The Supreme Court of Canada has granted leave to appeal from Equustek Solutions Inc. v. Google Inc., a decision that affirmed a global restraining order against Google Inc. (Google) and Google Canada Corporation (Google Canada), despite neither entity being physically located in Canada or being a party to the main action. 


In the main action, the plaintiff manufacturer of computer networking devices claimed that the defendants had stolen trade secrets and used these secrets to develop their own products online. The defendants initially carried on business in B.C., but eventually marketed their products through a variety of websites, ignoring various court orders to stop doing business online.

While Google was not a party to the main action, the defendants’ websites were listed on its search engine. Google initially complied with the plaintiffs’ request to remove specific web pages (or URLs) from searches originating from Canada (through, but it was unwilling to categorically block the defendants’ websites appearing in any search results, done from any Google website, from any location in the world.

The plaintiffs subsequently sought an injunction against Google preventing them from including the defendants’ websites in its search results.


In Equustek Solutions Inc. v. Jack, the B.C. Supreme Court ordered Google Inc. and Google Canada to remove all of a company’s websites from its search results. Although Google is incorporated in Delaware and operates out of California, the chambers judge of the B.C. Supreme Court determined it had territorial competence over Google, noting that Google carried on business in B.C. The chambers judge applied the standard test for granting an injunction to Google, a third party, ruling that Google would not be inconvenienced to a large degree if an injunction were granted, while the plaintiffs had suffered irreparable harm from the defendants’ conduct, which Google had inadvertently facilitated.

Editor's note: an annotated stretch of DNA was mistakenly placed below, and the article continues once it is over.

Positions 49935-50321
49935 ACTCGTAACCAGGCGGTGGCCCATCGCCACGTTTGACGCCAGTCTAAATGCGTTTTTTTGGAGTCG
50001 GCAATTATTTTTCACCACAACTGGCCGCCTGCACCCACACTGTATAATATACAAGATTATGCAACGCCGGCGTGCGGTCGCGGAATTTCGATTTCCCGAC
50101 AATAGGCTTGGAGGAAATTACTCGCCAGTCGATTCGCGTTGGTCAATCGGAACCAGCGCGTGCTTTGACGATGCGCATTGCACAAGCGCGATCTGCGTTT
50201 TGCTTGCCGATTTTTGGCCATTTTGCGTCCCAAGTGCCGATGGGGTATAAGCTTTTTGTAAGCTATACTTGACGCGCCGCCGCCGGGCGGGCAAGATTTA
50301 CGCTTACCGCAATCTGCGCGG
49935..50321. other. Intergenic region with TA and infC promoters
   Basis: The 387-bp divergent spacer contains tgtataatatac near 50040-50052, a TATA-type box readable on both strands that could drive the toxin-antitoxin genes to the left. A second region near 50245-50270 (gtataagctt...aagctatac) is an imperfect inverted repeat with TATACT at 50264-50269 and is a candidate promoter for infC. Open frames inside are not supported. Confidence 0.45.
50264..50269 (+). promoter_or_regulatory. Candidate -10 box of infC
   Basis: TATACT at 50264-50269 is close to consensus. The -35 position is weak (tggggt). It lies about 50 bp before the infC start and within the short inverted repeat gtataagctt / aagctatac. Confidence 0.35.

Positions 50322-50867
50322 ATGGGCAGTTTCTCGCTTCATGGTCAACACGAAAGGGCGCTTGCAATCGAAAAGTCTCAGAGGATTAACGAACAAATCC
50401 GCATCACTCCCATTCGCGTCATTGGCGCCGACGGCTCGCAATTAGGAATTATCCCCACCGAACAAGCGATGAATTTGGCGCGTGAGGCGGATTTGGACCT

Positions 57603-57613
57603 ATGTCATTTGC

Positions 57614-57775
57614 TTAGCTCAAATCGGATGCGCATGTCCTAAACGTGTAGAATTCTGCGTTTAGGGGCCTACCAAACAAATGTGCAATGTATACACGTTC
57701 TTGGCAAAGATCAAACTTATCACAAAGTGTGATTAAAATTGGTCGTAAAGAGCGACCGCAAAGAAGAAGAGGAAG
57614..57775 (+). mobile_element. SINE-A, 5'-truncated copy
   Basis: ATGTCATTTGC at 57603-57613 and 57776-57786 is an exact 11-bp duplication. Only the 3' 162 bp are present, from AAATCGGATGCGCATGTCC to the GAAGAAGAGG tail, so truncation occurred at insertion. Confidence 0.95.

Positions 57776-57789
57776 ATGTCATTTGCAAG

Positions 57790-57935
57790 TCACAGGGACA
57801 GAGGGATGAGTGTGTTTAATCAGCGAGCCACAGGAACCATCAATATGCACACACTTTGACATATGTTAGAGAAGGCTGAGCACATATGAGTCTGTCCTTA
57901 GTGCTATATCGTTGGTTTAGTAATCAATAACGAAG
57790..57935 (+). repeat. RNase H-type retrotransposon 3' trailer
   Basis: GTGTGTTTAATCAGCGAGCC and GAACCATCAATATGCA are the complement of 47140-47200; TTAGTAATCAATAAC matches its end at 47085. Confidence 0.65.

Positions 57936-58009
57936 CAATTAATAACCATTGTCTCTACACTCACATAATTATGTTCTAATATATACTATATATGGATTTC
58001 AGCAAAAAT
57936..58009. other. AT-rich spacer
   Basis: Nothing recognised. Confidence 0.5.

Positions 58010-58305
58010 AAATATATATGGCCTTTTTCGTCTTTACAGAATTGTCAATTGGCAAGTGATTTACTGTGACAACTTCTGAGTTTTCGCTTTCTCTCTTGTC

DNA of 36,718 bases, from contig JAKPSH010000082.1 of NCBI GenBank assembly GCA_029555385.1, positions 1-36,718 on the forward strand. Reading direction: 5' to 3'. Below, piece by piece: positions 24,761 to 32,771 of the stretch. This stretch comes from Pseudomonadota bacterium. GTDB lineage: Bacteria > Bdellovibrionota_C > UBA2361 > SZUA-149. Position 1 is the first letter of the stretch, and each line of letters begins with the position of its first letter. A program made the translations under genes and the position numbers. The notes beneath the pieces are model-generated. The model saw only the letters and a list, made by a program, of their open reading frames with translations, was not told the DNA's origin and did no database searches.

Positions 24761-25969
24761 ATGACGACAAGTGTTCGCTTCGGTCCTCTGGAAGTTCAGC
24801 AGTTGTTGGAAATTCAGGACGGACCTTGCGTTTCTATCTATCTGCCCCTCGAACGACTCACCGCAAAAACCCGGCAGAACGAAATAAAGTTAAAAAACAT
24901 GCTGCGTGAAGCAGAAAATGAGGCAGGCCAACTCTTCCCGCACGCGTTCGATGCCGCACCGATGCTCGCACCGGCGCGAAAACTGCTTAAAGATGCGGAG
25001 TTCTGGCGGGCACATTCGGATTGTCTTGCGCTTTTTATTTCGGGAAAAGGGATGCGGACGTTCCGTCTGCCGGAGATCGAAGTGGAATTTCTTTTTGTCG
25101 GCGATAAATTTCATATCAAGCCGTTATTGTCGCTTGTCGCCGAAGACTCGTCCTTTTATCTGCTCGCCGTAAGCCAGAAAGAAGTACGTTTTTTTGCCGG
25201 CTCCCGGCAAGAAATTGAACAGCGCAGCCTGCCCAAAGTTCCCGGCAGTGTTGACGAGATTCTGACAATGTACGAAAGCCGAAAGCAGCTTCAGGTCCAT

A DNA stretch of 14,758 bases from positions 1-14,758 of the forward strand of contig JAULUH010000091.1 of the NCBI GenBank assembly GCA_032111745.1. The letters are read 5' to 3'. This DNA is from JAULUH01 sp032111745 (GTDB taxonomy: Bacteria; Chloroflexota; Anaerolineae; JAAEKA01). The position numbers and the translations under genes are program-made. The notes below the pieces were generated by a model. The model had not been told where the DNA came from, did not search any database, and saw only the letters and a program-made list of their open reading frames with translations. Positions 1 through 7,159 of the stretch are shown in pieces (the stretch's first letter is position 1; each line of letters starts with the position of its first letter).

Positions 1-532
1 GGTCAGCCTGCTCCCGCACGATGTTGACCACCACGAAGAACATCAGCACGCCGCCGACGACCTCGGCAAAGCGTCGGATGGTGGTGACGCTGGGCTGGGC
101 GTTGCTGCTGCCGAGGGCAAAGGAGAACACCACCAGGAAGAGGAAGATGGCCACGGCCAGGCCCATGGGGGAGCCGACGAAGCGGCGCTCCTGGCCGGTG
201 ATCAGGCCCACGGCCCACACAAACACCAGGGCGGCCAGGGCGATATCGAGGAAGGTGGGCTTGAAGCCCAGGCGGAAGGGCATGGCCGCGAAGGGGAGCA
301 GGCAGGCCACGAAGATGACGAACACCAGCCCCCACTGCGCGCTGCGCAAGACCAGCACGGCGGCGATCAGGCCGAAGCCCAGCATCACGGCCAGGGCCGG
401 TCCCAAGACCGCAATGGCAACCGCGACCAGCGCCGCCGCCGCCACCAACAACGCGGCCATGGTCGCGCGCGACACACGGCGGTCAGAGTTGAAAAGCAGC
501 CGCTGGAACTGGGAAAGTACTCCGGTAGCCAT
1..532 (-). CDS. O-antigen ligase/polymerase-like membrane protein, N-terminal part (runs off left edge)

As noted in our June 2014 Blakes Bulletin: Can’t Search This: B.C. Court Grants Global Restraining Order Against Google, this decision was the first time a Canadian court had made such an order against a non-party with global implications. 


The B.C. Court of Appeal dismissed Google and Google Canada’s appeal from the order of the B.C. Supreme Court. As discussed in our June 2015 Blakes Bulletin: Still Can’t Search This: B.C. Court of Appeal Affirms Global Restraining Order Against Google​, the Court of Appeal noted that the B.C. Supreme Court’s territorial jurisdiction over the underlying subject matter of the dispute was sufficient to provide it with competence over the injunction application, a potentially significant expansion of the courts’ power over non-resident, non-parties. The Court of Appeal also agreed with the B.C. Supreme Court’s decision that B.C. courts had jurisdiction over Google itself, noting that Google carried business in B.C. through its advertising, search and proprietary information activities. 

Since the lower court had jurisdiction over Google in this case, the Court of Appeal held that there was no bar to granting an injunction on the basis that the court’s order may impact activities in other jurisdictions. However, the Court of Appeal agreed with the intervenor Canadian Civil Liberties Association’s submission that B.C. courts must not grant orders with extra-territorial effects that have a realistic possibility of offending another state’s core values on freedom of expression. On the facts of this case, though, the Court of Appeal held there was nothing impacting foreign freedom of speech or lawful activity.


On further appeal, the Supreme Court of Canada will have the opportunity to clarify a number of important issues arising from these decisions, including the test courts are to apply for injunctions directed against non-parties (especially non-resident parties) and how courts are to factor comity concerns in to orders that will have an impact on the fundamental values of other countries.